(c) Every application for registration filed with the Corporation shall be kept current at all times by supplementary amendments via electronic process or such other process as the Corporation may prescribe to the original application. Such amendment to the application shall be filed with the Corporation not later than 30 days after learning of the facts or circumstances giving rise to the amendment. If such amendment involves a statutory disqualification as defined in Section 3(a)(39) and Section 15(b)(4) of the Act, such amendment shall be filed not later than ten days after such disqualification occurs.
FINRA Rule 1122 states in part:
Rule 1122. Filing of Misleading Information as to Membership or Registration
No member or person associated with a member shall file with FINRA information with respect to membership or registration which is incomplete or inaccurate so as to be misleading, or which could in any way tend to mislead, or fail to correct such filing after notice thereof.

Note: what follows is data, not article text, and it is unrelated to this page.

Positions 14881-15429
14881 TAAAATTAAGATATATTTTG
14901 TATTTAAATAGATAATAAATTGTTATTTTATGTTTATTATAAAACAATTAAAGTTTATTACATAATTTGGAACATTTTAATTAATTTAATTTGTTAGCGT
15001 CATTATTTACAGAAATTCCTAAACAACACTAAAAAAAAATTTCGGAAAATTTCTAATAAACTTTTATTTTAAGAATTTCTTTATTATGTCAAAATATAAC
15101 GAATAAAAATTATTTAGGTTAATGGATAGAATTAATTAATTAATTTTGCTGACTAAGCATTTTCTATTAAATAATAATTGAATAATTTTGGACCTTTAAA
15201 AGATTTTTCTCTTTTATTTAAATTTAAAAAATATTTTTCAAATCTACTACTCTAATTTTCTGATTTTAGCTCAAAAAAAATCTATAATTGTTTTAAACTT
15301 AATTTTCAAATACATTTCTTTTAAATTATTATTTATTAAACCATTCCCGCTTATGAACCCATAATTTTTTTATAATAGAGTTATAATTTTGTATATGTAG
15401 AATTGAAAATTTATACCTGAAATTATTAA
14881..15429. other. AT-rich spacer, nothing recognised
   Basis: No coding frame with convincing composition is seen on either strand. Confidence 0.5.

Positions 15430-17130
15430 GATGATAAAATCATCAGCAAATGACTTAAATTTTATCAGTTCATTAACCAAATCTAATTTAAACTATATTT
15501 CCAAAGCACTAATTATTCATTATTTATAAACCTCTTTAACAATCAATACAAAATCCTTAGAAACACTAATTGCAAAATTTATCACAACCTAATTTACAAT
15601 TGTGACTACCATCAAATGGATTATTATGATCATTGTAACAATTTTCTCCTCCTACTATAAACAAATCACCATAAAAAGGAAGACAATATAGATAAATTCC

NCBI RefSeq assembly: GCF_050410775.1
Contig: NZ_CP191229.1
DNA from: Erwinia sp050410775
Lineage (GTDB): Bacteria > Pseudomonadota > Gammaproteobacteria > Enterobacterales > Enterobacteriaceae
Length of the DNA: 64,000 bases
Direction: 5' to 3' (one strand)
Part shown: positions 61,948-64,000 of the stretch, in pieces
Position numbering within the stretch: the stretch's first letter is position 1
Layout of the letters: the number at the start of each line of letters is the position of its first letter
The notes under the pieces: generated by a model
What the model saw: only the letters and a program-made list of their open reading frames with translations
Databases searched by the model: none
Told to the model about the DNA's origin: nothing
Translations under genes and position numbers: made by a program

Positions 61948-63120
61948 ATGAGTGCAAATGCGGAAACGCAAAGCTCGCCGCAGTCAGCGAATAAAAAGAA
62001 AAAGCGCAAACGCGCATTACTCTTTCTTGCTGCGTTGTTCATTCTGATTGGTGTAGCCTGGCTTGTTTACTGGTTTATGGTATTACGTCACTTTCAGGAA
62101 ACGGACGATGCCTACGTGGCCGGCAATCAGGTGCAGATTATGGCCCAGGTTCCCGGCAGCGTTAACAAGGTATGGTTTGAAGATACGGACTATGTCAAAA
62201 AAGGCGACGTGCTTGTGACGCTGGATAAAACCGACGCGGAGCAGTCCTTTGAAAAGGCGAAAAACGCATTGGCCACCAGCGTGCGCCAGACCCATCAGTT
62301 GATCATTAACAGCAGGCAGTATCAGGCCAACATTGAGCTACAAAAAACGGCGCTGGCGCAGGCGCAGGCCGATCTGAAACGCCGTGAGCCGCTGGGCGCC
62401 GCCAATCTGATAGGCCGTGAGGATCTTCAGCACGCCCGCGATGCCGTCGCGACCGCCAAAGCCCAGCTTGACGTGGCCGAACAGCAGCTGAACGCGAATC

The 2016 U4 Amendment
The AWC alleges that Perkins only first amended his Form U4 in August 2016 to disclose the 2014 and the two 2015 IRS liens referenced above. Thereafter, Perkins entered into an installment payment agreement with the IRS, and the AWC asserts that he is current on his scheduled payments. The AWC alleges, however, that in January 2016, Perkins inaccurately stated on Money Concepts' Annual Compliance Questionnaire ("ACQ") that he was not the subject of any unsatisfied liens.The AWC alleges that Perkins' registration with Parkland ended on October 20, 2017, and he is not currently registered.
FINRA deems Perkins's untimely Form U4 amendments and his misstatement on the ACQ as constituting violations of Article V, Section 2(c) of the FINRA By-Laws, and FINRA Rules 1122 and 2010. The AWC concedes that due to "Parkland's uncertainty about the legitimacy of the 2010 lien, the firm never required Perkins to disclose it," and, as such, the self-regulator did not appear to factor that specific matter into its regulatory violations. There was no finding by FINRA of a willful failure to amend.
In accordance with the terms of the AWC, FINNA imposed upon Perkins a $5,000 fine and a two-month suspension from associating with any FINRA member firm in all capacities.